When I lifted the top flap away from the box, I was surprised to find instructions printed on the same bluish coloration as that utilized on the sides. Step 1 recommended that you navigate to the iOS App Store or Google Play store to download and launch the free SkylinkNET App. Step two requested that you create and activate your account, step three recommended that you initialize your Hub, step four had you add your sensors and step five recommended that you sit back and enjoy the device. The artwork was very straightforward, and this section did not suffer from too much text. Beneath the inner flaps, you will find a red-hexagonal SkyLink sticker that was designed to resemble a stop sign and an English and Spanish quick guide. Within the main box, you will find four smaller boxes. The first of the white boxes measured 4 3/4 inches tall by 5 1/8 inches wide by 1 3/8 inches thick and was labeled with “internet hub.” The 4 1/8 inches square by 1 1/4 inches thick hub had a single ethernet input port and power port on the back and buttons 1-4 and a lock button on the top. The second box measured 3 3/4 inches wide by 2 5/8 inches tall by 2 3/8 inches thick and was labeled with “Motion Sensor 2X Window/Door Sensor and Keychain remote.” Inside, I found the magnetic strips/sensor and keychain. Each of the strips measured 2 1/4 inches tall by 1/2 inches wide by 7/16 inches thick, and the sensor device measured 2 5/8 inches long by 7/8 inches wide by 3/4 inches thick. The motion sensor measured 2 3/8 inches long by 2 inches tall by 7/8 inches thick and the keychain measured 2 3/8 inches tall by 1 1/4 inches wide by 1/2 inches thick. The four-button keychain came with a pre-installed battery. The device had buttons for lock, unlock, home and alarm. The third box measured 3 3/4 inches wide by 2 5/8 inches tall by 2 3/8 inches thick and was labeled with “Mounting Accessories.” Inside of the box, the company provided 3M tape strips and drywall anchors/screws for each of the sensors. Lastly, the fourth box measured 5 1/8 inches wide by 3 3/4 inches tall by 2 3/8 inches thick and was labeled with “Power Adaptor and Ethernet Cable.” Inside of the box, I found a 39 1/2 inches long ethernet cable and a 73 1/2 inches long AC adaptor.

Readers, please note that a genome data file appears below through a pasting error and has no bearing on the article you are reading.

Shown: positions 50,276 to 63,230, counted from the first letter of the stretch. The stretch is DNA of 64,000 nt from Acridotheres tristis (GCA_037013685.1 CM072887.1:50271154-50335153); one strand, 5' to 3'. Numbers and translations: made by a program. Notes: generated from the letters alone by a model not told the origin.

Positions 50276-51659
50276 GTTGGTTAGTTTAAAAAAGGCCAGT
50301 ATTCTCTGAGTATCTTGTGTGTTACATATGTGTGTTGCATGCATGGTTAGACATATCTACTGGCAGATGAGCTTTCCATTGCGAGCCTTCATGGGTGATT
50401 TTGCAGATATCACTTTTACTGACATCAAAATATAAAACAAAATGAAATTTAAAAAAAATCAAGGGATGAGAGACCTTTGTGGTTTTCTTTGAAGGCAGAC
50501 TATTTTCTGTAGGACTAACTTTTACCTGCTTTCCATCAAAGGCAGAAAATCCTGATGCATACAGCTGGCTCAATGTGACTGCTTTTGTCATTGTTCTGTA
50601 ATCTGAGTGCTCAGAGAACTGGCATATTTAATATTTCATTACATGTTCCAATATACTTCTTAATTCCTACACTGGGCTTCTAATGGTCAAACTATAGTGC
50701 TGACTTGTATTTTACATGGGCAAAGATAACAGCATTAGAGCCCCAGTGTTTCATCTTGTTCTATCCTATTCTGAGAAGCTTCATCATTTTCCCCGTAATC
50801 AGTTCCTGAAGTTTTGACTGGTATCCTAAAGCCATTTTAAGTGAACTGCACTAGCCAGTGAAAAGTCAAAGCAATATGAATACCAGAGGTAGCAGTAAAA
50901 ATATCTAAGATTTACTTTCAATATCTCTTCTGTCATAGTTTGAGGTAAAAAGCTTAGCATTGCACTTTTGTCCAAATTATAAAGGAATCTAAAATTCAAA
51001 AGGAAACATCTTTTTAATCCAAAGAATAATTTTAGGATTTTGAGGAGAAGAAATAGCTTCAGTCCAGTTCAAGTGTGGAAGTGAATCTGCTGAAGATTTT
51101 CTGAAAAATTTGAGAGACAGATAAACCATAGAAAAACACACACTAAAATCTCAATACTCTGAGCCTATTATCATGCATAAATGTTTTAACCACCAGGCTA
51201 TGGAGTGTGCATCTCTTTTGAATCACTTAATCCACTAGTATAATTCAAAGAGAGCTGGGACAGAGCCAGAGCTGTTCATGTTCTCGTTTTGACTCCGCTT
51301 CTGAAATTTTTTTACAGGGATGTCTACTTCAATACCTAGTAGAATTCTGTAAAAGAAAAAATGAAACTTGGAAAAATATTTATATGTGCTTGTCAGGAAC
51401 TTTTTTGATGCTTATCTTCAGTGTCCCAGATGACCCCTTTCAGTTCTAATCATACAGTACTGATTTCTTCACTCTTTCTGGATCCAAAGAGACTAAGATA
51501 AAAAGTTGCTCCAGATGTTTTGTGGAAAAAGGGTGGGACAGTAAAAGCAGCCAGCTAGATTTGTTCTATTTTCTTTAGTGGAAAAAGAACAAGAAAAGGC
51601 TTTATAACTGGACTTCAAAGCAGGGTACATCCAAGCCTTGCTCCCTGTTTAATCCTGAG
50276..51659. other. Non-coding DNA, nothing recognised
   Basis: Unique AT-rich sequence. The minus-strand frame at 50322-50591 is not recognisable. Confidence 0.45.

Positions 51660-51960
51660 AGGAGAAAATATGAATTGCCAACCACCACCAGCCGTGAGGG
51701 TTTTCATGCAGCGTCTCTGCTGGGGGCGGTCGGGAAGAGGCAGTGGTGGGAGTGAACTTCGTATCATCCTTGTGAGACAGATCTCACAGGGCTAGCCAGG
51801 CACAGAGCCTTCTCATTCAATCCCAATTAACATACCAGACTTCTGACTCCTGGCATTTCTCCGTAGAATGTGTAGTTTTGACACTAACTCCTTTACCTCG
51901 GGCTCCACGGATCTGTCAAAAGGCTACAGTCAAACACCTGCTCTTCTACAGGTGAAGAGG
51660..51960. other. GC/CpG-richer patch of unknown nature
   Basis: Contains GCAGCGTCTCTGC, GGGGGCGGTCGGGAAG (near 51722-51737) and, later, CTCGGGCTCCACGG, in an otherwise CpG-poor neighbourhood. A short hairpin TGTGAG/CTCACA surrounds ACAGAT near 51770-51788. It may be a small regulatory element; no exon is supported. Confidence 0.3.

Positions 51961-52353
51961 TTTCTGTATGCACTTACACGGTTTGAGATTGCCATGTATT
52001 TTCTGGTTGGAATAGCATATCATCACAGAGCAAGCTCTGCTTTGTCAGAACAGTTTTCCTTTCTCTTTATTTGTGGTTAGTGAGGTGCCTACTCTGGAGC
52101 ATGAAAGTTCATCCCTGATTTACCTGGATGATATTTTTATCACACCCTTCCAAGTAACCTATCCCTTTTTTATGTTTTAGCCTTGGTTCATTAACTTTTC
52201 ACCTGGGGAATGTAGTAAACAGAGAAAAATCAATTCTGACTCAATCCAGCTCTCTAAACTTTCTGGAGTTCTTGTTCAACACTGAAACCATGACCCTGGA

The instruction manual opened up into a 16-panel setup guide, starting with the package contents as listed above. I loved the step-by-step diagram based installation instructions. To start, insert 4AAA batteries into the internet hub and then plug the internet hub into your router using the included ethernet and power cables. Insert a single AAA battery into both of the window/door sensors and a single AA battery into the motion sensor, before hanging them on the wall. Also, I would recommend against hanging them until you get to the setup wizard. In total, you will need 6 AAA and a single AA battery for this Sky Link kit. Step four of the manual instructed me to navigate to the iOS App Store and to download the Skylinknet App. There were a variety of options on the App Store, but we were supposed to download the 2.4* App that looks like a house with S-Net on the front of it. Before I buy tech, I read numerous reviews. Similarly, I read the reviews for Apps before I download them. Of the 20 reviews, fourteen had a single star. The reviews talked of connection issues, the need to regularly reset your router, the need to delete/reload the app, easily defeated security, irregular app updates, single user arm/disarm, false alarms, randomly going offline, and crashes. Some of the reviews date back to two years ago and have not been updated, suggesting an older model or that the device issues/app issues may not have been adequately addressed. Regardless, I decided to proceed with the device. With the App downloaded, it asked for permission to send push notifications, which I allowed. I then had to create an account, by tapping the grey “Create Account” button along the bottom. They provided a very long legalese agreement paragraph with warranty information, indemnification information, and stating that it is your fault if anything happens. To continue to test the device, I chose to “Agree.” To complete the process, you will need to enter your name, email, and password. The name will need to be at least four characters and the password at least eight characters. There did not appear to be any character requirements for the password other than the eight characters. An email was sent to me about five minutes later and required for me to tap the activation link, which completed the setup.